Oh, I know not to pull back. I just keep my contact steady without giving, either. I was taught to push with the leg also in this situation, but that isn't working and I'm afraid the mare might actually be uncomfortable which is why I posted this thread. Also, I think you might be misunderstanding me. I don't expect/want her to stop seeking the hand. On the contrary, when I try to get her to seek the rein downward, she does not. It's like she would rather hold her neck in a certain position. So, not being able to convince her to stretch her neck down (during warm-up), I just maintain the appropriate level of contact where she wants to be. I never pull my hand back. I try to still my seat first, and when she doesn't quite respond to that, I close my outside hand and she's good about that right away. "Dropping" is a good idea, but again I'm afraid this may be a physical problem (i.e. pain.) If she were mine, I would get a good chiro/vet workup. Is it possible that she can jump 3 ft fences and yet have some kind of issue going on? One thing I've noticed that may or may not be related is that she never wants to hold up her left hind foot for me to pick out. She lifts it up, but wants to drop it down again right away. The other feet are no problem. Yet I've never noticed any offness under saddle..

    You gave lots of good ideas there. Unfortunately, shoulder-in is the only one I could try. I have not asked the owner about doing in-hand work or lunging. I am not even sure how to approach this to her. I don't want to come across sounding like I think I know something she doesn't. Not only is she the horse's owner, she's also a trainer. Nor do I want to make it sound like I think the horse is not being cared for. She IS very well taken care of--I just think that because the trainer/barn is hunter/jumper rather than dressage, the focus is on jumping rather than flatwork. And like I said it's not like the horse is lame, so it wouldn't necessarily be a glaring concern for the owner. I'm not sure where to go from here, since she isn't my horse. It doesn't seem like she is in distress--no ear pinning or tail swishing when I ride--just unable to work the way I am trying to. I guess I can continue to exercise her but not ask her to use herself like I have been.
    I saw the angel in the marble and I set him free. - Michaelangelo



  8. #8
    Join Date
    Dec. 16, 2007
    Location
    Ohio
    Posts
    862

    Default

    Quote Originally Posted by ThreeFigs View Post
    Good Lord! She leans in a twisted wire?
    Yeah. :-( So this is worse than I even thought?
    I saw the angel in the marble and I set him free. - Michaelangelo



  9. #9
    Join Date
    Oct. 13, 2006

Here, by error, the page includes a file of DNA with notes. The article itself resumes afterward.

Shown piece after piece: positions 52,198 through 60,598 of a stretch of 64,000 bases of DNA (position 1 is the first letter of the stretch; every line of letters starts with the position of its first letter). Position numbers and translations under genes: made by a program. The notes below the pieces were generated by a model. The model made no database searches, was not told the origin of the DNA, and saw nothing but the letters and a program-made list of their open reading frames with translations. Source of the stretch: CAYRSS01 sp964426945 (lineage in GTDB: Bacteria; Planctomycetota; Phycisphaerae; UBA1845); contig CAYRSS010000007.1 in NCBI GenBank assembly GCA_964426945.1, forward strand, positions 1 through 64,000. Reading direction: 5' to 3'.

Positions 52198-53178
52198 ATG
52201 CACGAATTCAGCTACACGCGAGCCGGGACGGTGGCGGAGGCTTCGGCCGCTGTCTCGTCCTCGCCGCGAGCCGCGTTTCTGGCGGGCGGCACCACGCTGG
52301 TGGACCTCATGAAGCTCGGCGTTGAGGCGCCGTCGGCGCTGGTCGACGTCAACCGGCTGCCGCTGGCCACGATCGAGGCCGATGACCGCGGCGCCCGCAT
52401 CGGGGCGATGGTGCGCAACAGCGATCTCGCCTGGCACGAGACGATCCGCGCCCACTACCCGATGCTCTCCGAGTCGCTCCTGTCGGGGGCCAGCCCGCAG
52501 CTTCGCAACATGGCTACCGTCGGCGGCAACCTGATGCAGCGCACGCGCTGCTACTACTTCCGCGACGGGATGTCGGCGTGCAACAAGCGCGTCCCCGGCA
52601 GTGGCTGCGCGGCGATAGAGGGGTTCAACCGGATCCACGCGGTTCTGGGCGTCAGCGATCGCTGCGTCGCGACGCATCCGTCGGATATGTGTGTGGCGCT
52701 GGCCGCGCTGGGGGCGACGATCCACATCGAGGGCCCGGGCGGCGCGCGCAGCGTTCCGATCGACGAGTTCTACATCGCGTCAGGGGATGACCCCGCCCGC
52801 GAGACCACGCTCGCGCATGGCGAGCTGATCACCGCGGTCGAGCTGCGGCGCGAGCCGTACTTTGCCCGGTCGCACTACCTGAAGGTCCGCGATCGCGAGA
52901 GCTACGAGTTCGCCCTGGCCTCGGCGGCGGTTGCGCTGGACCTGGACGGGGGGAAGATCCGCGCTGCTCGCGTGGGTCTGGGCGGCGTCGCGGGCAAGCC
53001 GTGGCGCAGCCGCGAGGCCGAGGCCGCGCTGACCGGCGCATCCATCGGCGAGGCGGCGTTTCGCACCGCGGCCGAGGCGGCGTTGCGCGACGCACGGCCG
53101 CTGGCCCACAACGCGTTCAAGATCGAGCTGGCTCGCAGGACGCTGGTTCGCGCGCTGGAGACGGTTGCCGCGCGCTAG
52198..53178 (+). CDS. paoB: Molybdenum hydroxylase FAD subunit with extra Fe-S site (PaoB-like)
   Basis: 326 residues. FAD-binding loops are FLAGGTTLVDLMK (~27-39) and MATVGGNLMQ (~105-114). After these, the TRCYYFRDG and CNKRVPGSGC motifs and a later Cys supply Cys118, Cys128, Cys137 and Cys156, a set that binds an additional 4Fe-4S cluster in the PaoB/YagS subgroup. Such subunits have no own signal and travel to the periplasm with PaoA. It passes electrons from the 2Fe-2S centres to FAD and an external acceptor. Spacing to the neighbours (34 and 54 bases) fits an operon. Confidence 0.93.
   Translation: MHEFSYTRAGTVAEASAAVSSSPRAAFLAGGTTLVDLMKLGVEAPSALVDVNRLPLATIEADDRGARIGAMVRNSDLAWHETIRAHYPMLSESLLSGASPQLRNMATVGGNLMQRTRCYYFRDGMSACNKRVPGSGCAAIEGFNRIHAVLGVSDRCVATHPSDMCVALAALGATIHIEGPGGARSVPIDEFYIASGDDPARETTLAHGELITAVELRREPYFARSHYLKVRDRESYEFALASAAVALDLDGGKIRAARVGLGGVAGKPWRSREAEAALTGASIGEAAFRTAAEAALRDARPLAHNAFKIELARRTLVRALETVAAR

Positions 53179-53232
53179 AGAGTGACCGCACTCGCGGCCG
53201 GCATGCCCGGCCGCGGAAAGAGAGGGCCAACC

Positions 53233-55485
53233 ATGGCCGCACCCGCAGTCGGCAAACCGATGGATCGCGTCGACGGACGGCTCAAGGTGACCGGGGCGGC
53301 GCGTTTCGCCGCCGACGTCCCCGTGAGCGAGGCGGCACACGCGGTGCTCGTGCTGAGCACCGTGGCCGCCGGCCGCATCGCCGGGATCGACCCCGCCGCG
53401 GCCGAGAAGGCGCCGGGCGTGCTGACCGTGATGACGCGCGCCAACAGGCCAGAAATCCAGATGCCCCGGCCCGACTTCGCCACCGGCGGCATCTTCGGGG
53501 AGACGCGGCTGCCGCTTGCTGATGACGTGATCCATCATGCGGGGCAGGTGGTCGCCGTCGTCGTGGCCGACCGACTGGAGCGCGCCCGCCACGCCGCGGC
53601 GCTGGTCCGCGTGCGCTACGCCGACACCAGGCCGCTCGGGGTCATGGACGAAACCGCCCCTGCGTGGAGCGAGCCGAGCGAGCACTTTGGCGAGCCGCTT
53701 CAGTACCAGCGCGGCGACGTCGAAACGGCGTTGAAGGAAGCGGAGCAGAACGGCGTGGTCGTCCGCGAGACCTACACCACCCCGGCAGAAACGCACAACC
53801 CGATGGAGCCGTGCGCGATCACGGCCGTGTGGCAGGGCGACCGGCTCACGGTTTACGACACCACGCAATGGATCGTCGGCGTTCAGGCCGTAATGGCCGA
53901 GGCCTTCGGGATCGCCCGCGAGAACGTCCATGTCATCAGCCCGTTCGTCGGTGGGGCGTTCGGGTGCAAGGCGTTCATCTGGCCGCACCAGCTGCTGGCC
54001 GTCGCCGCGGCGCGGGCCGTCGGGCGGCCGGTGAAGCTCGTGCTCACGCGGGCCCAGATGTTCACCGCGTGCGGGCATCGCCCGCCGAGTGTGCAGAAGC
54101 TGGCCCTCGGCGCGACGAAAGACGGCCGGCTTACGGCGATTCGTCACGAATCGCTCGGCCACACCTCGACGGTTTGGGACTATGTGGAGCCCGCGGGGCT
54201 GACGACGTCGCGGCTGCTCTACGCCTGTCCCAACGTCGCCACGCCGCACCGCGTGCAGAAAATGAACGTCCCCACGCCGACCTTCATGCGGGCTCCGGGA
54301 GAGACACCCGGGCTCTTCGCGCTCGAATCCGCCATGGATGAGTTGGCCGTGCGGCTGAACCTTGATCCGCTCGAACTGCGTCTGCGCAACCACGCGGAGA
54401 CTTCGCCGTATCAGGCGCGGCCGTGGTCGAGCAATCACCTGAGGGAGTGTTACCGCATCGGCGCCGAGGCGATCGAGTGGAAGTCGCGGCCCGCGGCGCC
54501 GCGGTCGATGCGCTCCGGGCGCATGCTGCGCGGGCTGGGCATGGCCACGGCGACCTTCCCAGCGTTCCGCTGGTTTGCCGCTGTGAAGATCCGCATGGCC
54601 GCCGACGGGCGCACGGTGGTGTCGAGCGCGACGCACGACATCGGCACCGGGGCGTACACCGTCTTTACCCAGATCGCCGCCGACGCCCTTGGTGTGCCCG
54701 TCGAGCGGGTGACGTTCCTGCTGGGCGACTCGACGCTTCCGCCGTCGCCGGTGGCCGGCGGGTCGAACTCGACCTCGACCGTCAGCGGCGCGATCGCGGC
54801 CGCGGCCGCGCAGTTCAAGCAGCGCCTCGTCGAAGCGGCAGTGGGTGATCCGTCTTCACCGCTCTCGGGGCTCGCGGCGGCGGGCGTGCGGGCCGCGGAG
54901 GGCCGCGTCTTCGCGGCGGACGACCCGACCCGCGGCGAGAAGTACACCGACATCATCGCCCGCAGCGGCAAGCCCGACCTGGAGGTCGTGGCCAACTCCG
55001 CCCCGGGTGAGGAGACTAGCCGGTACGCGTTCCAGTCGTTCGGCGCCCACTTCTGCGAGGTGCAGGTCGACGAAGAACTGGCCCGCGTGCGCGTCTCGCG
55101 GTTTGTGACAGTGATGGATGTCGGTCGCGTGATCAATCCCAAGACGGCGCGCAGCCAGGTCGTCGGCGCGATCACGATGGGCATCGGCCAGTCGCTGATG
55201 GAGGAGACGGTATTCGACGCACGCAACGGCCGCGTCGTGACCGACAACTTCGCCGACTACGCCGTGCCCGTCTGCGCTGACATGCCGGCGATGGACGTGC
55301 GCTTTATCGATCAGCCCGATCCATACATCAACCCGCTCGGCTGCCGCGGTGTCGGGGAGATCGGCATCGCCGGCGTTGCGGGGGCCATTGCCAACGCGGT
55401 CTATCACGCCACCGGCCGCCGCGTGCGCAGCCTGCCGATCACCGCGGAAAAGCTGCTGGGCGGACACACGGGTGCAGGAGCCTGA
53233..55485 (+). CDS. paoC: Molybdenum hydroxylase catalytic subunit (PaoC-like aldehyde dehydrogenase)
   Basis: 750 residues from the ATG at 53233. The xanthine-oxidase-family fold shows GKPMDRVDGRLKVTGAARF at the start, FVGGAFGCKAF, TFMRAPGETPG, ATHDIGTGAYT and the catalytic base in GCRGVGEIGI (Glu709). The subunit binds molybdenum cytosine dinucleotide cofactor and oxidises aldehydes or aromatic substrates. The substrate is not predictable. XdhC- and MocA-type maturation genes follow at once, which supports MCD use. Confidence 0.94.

Posts
    3,505

    Default

    I give my reins a bit and then take again at more of a supple angle in the neck and body or in the bend. If they are at a certain early level trying to halt halt may or may not work depending if they understand how to engage more vs it becoming a halt halt war.

    Another idea is to follow the half halt down to a downward transitions a few times. Or volte letting the figure do the work.

    Depending on the horses ability to understand what is being asked I differ.
    ~~Member of the TB's Rule Clique ~~
    http://www.off-breed-dressage.blogspot.com/



  10. #10
    Join Date
    Dec. 17, 2012
    Posts
    120

    Default

    Quote Originally Posted by cu.at.x View Post
    She's always been in a twisted wire. I'm not sure I understand the point of bumping the snaffle--to remind her not to lean?
    I generally use a standard, smooth snaffle, just so the twisted wire will be there when i need it. Maybe you can find a slightly smaller twisted wire that she won't want to lean on. I would try if for a awhile (a few days to a few weeks depending on the horse). Then try going back to your regular bit. I would use it as little as possible so she doesn't get used to it. Or she might have to stay in it to stop pulling, just depends on the horse.

    I mentioned SLIGHTLY bumping from side to side to keep her from leaning when stopping from a walk because this is the slowest, most basic "downward transition" that you can do. I ride reiners usually and i cannot over emphasize how SLIGHT this needs to me. Maybe bump is the wrong word. I usually do this by flicking my two little fingers intermittently, just a little signal so they know somethings coming and to flex and be ready. But she does not need to be leaning on the bit when you start this. After you get her to stop leaning generally, then practice starting and stopping from a walk and standstill while keeping her face in without pulling.

    Good luck!



  11. #11
    Join Date
    Dec. 16, 2007
    Location
    Ohio
    Posts
    862

    Default

    Quote Originally Posted by ThreeFigs View Post